In July 2017, the publication of the BBC's highest-earning presenters revealed an imbalance between the numbers of men and women at the top of the list, sparking an outcry and leading the corporation to attempt to rectify the situation.
Here's a timeline of how the story has unfolded.
In the BBC's annual report, it is revealed that Evans made between £2.2m and £2.25m in 2016/2017, while Claudia Winkleman was the highest-paid female celebrity, earning between £450,000 and £500,000.
About two-thirds of stars earning more than £150,000 - and all of the top seven earners - were male, the report reveals.
Director general Tony Hall says there is "more to do" on gender and diversity.
The BBC's best-paid male presenters are warned they could be asked to accept lower wages in an attempt to close the pay gap.
The BBC defends the high salaries that were revealed in its annual report, but pledges to achieve equality between men and women on air by 2020.
BBC director of radio and education James Purnell says pay cuts are part of the solution. "That's clearly one of the levers we can pull, and we have been doing that," he says.
Some of the BBC's most high-profile female personalities call on the corporation to "act now" to deal with the gender pay gap.
Clare Balding, Victoria Derbyshire and Emily Maitlis are among those who sign an open letter to Lord Hall.
They urge him to "correct" the disparity over gender pay, which they say has been known "for years".
Lord Hall says "work is already well under way" to resolve the problem.
The BBC outlines three wide-ranging reviews into equal pay following the furore over its star salaries.
Lord Hall commissions a report on the gender pay gap among staff and a separate audit covering other aspects of equal pay.
There will also be a review of pay and diversity among on-air stars.
In response, female BBC presenters demand "real change" before the end of the year.
Men working for the BBC earn an average of 9.3% more than women, a report into the corporation's staff pay finds.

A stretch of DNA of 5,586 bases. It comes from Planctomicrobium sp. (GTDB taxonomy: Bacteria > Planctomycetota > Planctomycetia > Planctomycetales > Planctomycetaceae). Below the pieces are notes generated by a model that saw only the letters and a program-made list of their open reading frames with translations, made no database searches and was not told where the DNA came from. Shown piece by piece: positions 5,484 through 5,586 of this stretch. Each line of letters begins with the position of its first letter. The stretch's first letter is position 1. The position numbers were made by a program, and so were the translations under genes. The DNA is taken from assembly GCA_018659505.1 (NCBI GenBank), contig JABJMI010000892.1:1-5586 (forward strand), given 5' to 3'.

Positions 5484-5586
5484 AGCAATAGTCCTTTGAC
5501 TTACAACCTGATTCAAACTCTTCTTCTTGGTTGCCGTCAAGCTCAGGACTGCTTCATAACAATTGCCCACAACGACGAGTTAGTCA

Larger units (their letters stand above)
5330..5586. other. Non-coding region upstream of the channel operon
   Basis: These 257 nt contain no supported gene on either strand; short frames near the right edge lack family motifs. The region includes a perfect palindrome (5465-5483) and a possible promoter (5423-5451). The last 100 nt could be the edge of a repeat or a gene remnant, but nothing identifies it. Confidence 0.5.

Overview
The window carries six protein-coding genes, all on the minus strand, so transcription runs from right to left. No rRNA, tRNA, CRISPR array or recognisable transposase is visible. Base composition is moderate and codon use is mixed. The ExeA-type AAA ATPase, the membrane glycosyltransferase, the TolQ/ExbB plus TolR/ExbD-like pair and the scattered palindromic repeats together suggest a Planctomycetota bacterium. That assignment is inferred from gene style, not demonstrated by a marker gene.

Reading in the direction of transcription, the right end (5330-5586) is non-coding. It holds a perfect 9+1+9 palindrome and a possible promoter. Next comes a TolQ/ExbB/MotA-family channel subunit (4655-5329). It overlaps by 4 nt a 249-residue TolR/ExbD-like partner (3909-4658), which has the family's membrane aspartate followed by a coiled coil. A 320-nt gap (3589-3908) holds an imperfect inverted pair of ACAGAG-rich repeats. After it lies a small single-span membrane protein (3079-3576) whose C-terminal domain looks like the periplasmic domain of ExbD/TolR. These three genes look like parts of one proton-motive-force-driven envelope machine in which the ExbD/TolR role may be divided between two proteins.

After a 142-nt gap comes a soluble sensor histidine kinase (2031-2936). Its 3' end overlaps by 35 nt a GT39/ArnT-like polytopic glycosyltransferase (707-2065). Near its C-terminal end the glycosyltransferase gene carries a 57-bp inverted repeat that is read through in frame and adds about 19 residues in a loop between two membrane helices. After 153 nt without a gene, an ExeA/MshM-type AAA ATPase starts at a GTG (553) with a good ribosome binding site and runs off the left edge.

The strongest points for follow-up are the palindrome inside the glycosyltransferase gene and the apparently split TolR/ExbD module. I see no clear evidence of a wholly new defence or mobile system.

The figure covers all staff, on and off air, and is put down to the fact there are more men in senior jobs.
It compares with a UK average of 18%, and BBC director general Tony Hall says it shows the BBC is "in a better place than many organisations".
The BBC's China editor Carrie Gracie resigned from her post, citing pay inequality with male colleagues.
She says she was dismayed to discover the BBC's two male international editors earned "at least 50% more" than their two female counterparts.
In an open letter, Gracie - who has been at the BBC for more than 30 years - accuses the corporation of having a "secretive and illegal pay culture" and says the BBC is facing a "crisis of trust".
The BBC says there is "no systemic discrimination against women". Gracie goes back to a job in the newsroom.
Radio 4's You and Yours presenter Winifred Robinson is told she can't host a programme about gender pay, a day after posting her views about Carrie Gracie and the BBC.
Robinson is among many BBC workers who tweeted their support for Gracie, posting the former China editor's statement on Twitter and describing the situation as "a mess".
The BBC says it replaced Robinson because of impartiality issues.
Culture secretary Matthew Hancock says "much more action" is needed by the BBC to address claims of pay inequality.